Warm your Winter with A Midsummer Night’s Dream at the London Coliseum

Xl_eno_a_midsummer_night_s_dream_clare_presland_david_webb_2__c__robert_workman-x3 © (c) Johan Persson

A Midsummer Night’s Dream of 1960 is Benjamin Britten’s operatic take on Shakespeare’s eponymous play. It follows the original story reasonably closely, although it focuses on certain aspects of the plot and downgrades the prominence of others.

Robert Carsen’s classic production for English National Opera premiered in 1995. A new version by Christopher Alden was actually introduced in 2011, but Carsen’s was so impossible to keep down that it now returns to the London Coliseum for the first time in fourteen years. The secret to its success derives from the fact that it finds an aesthetic that works seamlessly with Britten’s own approach. The composer downgrades the importance of Athens, and instead focuses the vast majority of the action on the time the characters spend in the woods, away from society’s prying eyes. He therefore emphasises the dream-like aspects of the story, as does Carsen in his colourful and aesthetically pleasing staging.

David Webb, Eleanor Dennis ; © Robert Workman

Soraya Mafi, Trinity Boys Choir, Joshua Bloom; © Robert Workman

In Michael Levine’s visually arresting set, an enormous green sheet covers a sloping stage and initially seems to represent nothing more than grass. The Fairies soon roll it back, however, to reveal that it is also a blanket on a giant bed, from which Puck emerges. If the bed emphasises the notion of a dream at the start, it continues to do so by being a recurring motif, with its own Surreal qualities, throughout the evening. When Hermia and Lysander first want to sleep both lie down on its pillows, with each being large enough to take them. In Act II this enormous bed is replaced with several smaller ones. This provides an excellent infrastructure for the scenes in which Tytania woos Bottom, and Lysander and Demetrius pursue Helena to the consternation of her and Hermia. Not only does the chasing and arguing take place on and all around them, but at its end Puck must place each of the four sleepy lovers in the correctly positioned bed so that they wake up staring at the right person.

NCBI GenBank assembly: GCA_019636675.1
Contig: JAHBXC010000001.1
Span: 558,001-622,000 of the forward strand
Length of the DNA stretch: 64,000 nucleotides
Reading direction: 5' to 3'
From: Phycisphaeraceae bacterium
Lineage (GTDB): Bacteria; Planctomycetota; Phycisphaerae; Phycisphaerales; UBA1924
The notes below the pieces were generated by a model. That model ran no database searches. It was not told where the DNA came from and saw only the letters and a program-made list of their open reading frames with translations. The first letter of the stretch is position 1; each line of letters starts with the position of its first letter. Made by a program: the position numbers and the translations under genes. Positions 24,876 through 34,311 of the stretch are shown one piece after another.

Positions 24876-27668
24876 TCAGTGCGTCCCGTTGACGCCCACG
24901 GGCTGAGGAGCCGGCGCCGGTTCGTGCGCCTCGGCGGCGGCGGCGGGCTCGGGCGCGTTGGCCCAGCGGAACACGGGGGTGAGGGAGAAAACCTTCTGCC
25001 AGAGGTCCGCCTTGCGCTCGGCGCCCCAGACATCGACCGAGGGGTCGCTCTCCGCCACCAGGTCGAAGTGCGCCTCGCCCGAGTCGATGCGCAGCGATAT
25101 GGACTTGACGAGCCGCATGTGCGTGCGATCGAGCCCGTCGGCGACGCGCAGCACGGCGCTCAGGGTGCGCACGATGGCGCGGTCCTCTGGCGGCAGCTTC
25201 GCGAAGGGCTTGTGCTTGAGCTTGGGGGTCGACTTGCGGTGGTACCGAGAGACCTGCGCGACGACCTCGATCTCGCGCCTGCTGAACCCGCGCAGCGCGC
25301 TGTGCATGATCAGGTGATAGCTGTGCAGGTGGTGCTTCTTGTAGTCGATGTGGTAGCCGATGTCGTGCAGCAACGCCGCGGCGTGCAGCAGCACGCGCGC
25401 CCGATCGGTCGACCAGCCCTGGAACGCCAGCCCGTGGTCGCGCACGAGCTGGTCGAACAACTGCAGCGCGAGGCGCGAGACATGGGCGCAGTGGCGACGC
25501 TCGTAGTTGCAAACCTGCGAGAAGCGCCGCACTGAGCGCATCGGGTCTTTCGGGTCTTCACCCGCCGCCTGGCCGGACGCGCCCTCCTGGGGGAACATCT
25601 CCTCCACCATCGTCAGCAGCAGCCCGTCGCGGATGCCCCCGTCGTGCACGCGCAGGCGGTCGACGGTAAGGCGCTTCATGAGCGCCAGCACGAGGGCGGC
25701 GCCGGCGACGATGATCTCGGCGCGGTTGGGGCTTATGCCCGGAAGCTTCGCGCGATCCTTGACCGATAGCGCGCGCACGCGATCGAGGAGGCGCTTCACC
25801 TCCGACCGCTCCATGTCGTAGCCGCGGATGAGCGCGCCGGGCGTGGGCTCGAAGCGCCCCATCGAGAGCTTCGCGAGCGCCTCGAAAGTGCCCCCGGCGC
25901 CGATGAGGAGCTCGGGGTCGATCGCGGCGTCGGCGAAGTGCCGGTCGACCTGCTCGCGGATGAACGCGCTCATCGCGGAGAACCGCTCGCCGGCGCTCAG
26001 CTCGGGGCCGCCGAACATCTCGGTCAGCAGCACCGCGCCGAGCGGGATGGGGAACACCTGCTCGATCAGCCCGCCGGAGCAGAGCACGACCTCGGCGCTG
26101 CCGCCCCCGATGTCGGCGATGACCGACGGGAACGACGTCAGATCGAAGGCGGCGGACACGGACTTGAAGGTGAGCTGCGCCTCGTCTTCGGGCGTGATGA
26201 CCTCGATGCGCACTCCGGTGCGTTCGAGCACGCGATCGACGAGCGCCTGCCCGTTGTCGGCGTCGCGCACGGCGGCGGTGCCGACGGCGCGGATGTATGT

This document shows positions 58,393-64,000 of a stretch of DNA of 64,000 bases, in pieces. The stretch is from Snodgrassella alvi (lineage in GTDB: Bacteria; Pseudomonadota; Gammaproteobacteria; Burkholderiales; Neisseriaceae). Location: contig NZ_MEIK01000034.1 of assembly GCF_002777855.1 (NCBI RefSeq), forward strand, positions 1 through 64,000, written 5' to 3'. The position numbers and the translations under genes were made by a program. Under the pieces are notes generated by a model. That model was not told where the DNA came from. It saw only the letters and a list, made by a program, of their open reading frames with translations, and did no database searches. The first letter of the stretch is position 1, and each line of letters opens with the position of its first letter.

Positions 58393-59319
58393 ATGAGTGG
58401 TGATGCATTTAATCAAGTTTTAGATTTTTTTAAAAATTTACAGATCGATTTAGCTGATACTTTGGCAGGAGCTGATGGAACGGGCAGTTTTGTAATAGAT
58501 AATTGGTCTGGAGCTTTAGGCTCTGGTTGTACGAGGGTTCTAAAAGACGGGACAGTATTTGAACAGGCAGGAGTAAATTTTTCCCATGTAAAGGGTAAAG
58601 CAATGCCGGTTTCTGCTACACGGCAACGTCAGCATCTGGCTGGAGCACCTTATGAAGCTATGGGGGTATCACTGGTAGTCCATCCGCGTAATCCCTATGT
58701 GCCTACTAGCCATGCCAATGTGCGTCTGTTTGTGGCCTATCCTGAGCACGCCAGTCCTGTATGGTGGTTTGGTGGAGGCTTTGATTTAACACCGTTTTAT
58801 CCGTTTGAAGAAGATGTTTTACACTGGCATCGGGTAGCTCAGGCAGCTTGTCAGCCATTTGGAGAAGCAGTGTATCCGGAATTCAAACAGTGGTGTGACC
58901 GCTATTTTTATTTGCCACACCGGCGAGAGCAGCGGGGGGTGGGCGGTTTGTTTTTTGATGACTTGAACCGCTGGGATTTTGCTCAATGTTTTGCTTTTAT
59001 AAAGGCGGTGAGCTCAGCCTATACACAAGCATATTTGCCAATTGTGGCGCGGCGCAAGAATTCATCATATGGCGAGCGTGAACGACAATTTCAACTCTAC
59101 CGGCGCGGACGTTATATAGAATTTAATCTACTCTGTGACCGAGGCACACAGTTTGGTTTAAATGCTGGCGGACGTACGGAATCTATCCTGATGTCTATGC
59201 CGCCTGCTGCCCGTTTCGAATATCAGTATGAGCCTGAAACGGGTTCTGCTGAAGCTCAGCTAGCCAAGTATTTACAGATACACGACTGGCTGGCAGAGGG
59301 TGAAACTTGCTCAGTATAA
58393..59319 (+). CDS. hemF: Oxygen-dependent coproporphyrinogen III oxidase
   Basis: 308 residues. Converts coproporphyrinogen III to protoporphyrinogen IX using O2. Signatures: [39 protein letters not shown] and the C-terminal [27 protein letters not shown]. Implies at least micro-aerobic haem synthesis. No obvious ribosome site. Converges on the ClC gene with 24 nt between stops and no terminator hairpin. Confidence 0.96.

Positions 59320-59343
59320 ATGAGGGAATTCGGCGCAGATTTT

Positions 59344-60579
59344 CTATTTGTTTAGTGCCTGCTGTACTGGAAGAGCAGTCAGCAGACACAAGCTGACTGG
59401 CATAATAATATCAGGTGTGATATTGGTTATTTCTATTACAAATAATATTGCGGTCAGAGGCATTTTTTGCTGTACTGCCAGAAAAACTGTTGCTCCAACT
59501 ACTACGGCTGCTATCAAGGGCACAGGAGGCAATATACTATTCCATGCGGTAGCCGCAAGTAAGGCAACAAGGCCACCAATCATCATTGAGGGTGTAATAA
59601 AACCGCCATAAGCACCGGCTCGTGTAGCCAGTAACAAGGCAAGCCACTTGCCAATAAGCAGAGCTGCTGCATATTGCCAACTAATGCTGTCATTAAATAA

In Act III a trio of beds have joined the realms of the clouds by being suspended above the stage. They do descend, but halfway through the act rise again only now with the green sheet that they stood on hooked to them so that it ascends as well. As it does so the shape it creates hints at the curtains on a proscenium stage. It thus sets the tone for the play we are about to see performed by the rustics, while the act of lifting everything out of the way ensures that they have a large space upon which to move. With the removal of the sheet green gives way to white as the set’s dominant colour, emphasising the move back from nature to society in Athens. The performance of the play itself is amusing, and executed well by the cast. The dynamic of this and various other routines across the evening, originally choreographed by Matthew Bourne and now revived by Daisy May Kemp, also has a strong bearing on the success of the evening.

Alexander Soddy conducts extremely well, achieving the right underlying balances to the sound that then enable it to feel so dreamlike. The Trinity Boys Choir are exceptionally well drilled as the Chorus of Fairies, while from among the principals the standout performance comes from Soraya Mafi as Tytania. The manner in which she throws herself so completely into her wooing of Joshua Bloom’s Bottom is matched only by the detail in her expressions, and the beauty of her soprano. Bloom himself has a tremendous bass and remembers to play the part entirely straight from the character’s point of view. His weaver reveals a certain affability, but also a great confidence in his own abilities as an actor as he shows an inclination to hog rehearsals. He also heads a team of rustics, which includes Graeme Danby, Simon Butteriss, Timothy Robinson, Robert Murray and Jonathan Lemalu, that is highly polished all round.

In the non-singing role of Puck, Miltos Yerolemou demonstrates quite brilliant acrobatics as he falls off the stage in a manner in which any Tosca would be proud, while Eleanor Dennis also stands out for her portrayal of Helena. She only, however, heads a quartet of lovers, also comprising Clare Presland as Hermia, David Webb as Lysander and Matthew Durkan as Demetrius, who all demonstrate strong voices and an excellent ensemble dynamic. Christopher Ainslie has an intriguing countertenor as Oberon, while Andri Björn Róbertsson and Emma Carrington play the parts of Theseus and Hippolyta respectively to the full.

By Sam Smith

A Midsummer Night’s Dream | 1 – 15 March 2018 | London Coliseum

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